Dr Benjamin Bose, Institute for Astronomy, University of Edinburgh will give a lecture "Deciphering a Darkening Universe"
 

The past century of cosmology has taken us through a dawn of deep understanding, through decades steeped in astounding scientific achievement, all the way to a dusky present. We find ourselves in a darkening universe, with one of the biggest problems ever to face physicists -  snuffing out the light, a problem deeply rooted in both experiment and theory. Is there hope for a new dawn? And who, or what, will guide us there? 

In this talk Dr Bose will give a historical account of cosmology over the past 100 years, present the 'biggest problem in physics' and how it connects to our swiftly darkening universe, and finally show how scientists do not plan to go gently into the night. 

The talk will also include a presentation of some very recent research coming out of the Royal Observatory which Dr Bose and others have been working on which might appeal to the more technically minded members of the audience.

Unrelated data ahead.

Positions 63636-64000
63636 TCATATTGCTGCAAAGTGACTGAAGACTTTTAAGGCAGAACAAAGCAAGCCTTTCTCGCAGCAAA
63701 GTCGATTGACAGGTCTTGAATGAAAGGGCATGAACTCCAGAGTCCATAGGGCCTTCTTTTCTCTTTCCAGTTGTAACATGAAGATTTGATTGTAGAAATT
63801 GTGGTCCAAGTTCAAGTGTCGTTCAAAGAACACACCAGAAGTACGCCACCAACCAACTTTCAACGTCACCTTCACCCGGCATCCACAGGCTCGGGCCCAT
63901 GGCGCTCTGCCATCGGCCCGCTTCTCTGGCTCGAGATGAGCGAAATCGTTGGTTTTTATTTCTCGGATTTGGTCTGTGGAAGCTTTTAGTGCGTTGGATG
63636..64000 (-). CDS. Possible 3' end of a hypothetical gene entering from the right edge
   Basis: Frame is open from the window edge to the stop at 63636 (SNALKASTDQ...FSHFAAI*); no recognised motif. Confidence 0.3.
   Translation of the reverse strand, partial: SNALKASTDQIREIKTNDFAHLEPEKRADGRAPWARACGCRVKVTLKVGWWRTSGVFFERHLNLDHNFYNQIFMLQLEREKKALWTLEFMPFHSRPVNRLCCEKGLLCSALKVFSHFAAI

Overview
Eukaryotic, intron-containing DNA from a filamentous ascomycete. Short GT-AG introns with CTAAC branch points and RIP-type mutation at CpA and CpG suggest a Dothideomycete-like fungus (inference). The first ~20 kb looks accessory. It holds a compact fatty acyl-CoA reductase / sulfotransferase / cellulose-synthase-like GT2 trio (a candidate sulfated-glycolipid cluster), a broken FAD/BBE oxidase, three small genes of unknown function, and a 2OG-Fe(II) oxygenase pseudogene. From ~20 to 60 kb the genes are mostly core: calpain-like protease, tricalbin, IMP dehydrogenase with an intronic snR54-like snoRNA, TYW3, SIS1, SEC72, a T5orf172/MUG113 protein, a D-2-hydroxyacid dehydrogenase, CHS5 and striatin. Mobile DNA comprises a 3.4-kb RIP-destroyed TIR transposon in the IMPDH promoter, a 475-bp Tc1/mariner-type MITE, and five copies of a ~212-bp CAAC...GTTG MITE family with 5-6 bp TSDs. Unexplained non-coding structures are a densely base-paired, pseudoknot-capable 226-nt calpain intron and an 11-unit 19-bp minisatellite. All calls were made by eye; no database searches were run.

Biography: Dr Benjamin Bose was born in Houston and is of Maltese, Indian and Irish heritage. He moved to Malta when he was seven, where he pursued accounts and economics at 6th form before switching to maths and physics thanks to Che (his pet dog at the time). He completed a Masters in neutron star and black hole physics in 2013 and  then taught English for two years in Malta and Germany. 

Dr Bose moved to Portsmouth for a doctorate in cosmology at the Institute of Cosmology and Gravitation in 2014. In 2018 he completed a 6 month fellowship in Kyoto and then moved to Geneva for a post-doctoral position late 2018. In 2022 he moved to Edinburgh as a Stephen Hawking fellow. 

Outside physics Dr Bose has had many interests, but recently has tried to narrow those to bouldering (outdoors when possible!), yoga, meditating, trying to play guitar and spending time with friends and his partner, Linda. 

The lecture will start at 1930 and will be held in Room 6.41 in the Royal College building, University of Strathclyde